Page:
Perhaps the most famous LGBTQ+ pair currently on TV are Cameron and Mitch from the hit American Broadcasting Company (ABC) show, Modern Family, who both present a comedic and lighthearted portrayal of a homosexual couple to millions of homes around the world. Other particular representations in hit shows include Kurt Hummel in Glee, portrayed by Chris Colfer. One of the first main role depictions of a gay person in a leading role, Colfer has been praised for his performance as the character, and has been heralded as an extremely influential figure in the LGBT movement. More recently, Orange is The New Black has been praised for being incredibly complex and features nuanced depictions of sexuality and gender, particular for lesbian, trans and bisexual people.  

Shows such as Bojack Horseman have brought typically non-explored asexual characters to the small screen, through characters such as Todd Chavez, and others, such as Shameless, have brought us closeted teenagers, through the depiction of Ian Gallagher, and vividly depicted their struggles through anxiety and depression towards seeking acceptance in their families and communities.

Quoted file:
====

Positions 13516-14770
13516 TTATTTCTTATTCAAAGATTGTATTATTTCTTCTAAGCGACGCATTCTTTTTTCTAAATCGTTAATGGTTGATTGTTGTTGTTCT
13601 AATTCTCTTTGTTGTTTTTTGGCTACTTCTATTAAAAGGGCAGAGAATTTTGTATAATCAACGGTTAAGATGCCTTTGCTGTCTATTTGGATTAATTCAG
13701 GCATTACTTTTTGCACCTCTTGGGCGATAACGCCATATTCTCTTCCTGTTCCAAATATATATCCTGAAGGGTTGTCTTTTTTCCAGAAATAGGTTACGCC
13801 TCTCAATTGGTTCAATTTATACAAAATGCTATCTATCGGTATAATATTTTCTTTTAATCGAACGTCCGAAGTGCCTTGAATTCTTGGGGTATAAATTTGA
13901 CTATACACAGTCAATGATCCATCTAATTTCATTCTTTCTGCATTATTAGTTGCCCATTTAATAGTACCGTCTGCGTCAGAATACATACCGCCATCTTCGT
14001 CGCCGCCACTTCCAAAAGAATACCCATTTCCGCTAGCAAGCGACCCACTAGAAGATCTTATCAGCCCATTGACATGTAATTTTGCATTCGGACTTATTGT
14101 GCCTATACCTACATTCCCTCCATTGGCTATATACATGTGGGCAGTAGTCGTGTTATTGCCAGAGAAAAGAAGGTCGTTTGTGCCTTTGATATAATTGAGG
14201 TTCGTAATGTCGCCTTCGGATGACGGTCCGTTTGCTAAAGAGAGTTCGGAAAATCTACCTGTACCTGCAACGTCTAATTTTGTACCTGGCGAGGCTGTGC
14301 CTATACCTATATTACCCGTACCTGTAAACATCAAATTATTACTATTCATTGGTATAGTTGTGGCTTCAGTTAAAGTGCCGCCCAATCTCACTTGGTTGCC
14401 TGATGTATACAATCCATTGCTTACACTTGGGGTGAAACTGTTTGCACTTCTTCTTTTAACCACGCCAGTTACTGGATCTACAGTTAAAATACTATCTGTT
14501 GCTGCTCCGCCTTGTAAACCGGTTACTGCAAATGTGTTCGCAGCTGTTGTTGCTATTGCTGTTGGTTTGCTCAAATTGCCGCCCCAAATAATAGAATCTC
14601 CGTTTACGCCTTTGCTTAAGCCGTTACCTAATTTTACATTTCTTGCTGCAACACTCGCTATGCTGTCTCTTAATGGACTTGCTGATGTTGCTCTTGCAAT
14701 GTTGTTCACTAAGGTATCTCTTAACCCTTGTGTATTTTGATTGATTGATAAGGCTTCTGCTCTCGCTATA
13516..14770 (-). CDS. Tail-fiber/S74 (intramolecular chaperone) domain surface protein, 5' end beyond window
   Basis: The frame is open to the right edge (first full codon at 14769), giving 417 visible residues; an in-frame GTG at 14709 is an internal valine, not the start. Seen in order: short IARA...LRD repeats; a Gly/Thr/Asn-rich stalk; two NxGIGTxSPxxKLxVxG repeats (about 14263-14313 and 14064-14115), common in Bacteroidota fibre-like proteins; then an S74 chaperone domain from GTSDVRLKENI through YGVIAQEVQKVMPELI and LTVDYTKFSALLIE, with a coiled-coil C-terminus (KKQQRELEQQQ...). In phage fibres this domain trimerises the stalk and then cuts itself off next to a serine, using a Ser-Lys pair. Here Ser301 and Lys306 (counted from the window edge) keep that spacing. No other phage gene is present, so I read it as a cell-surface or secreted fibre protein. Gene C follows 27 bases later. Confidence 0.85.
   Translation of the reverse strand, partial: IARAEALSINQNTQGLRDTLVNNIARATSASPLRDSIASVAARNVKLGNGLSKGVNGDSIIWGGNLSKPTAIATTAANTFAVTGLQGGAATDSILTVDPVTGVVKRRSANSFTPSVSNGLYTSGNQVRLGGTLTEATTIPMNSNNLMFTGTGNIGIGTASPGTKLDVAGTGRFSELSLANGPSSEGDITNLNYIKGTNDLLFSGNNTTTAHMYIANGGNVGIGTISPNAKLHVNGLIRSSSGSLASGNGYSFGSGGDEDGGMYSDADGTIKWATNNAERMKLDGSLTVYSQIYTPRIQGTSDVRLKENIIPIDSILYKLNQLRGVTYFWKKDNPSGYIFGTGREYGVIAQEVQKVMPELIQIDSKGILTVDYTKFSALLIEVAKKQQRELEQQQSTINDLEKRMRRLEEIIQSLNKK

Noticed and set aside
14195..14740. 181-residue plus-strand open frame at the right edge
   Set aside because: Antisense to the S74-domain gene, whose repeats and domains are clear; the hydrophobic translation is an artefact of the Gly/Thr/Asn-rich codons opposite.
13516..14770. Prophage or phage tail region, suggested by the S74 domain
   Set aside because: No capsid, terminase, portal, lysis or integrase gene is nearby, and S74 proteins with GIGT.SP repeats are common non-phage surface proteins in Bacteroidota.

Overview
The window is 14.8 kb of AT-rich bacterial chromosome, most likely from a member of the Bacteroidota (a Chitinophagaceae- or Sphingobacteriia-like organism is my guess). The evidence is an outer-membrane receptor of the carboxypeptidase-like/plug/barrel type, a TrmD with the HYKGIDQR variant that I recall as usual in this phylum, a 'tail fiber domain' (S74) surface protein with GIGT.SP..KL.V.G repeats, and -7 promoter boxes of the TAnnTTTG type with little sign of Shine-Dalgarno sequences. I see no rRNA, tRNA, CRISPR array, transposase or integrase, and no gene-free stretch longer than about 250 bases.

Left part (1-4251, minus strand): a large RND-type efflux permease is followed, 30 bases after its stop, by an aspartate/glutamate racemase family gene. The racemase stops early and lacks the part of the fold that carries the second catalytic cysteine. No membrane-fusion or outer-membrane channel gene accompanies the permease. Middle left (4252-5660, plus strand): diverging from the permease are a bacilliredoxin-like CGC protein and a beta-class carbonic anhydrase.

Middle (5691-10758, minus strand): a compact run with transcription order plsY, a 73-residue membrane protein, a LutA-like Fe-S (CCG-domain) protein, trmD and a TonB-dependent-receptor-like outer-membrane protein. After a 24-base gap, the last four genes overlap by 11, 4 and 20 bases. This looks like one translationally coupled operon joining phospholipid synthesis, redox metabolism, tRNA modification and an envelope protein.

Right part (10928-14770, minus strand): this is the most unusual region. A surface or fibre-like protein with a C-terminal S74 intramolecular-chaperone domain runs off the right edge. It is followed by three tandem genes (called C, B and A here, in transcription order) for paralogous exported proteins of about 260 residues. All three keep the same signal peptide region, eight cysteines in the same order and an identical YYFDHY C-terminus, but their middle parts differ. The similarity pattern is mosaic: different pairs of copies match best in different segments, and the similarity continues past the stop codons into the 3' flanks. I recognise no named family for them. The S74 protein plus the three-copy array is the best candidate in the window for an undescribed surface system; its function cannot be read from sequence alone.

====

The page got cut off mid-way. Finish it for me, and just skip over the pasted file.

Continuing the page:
Even in some of the more fantasy based shows, such as Star Trek: Discovery or Game of Thrones, LGBT characters are now making appearances in both featured and leading roles, and this just goes to show that society is moving forwards towards a more diverse range of personalities and stories in the production process. From a recent study from GLAAD, it was discovered that all LGBT characters in major US television productions, make up a total of 6.5% of all characters, making it the highest percentage in 22 years of the study. Characters like Jesus in The Walking Dead or Loras Tyrell in Game of Thrones, provide evidence that we are progressing to a more open media, one of which will be welcoming to a more diversified range of characters and personalities.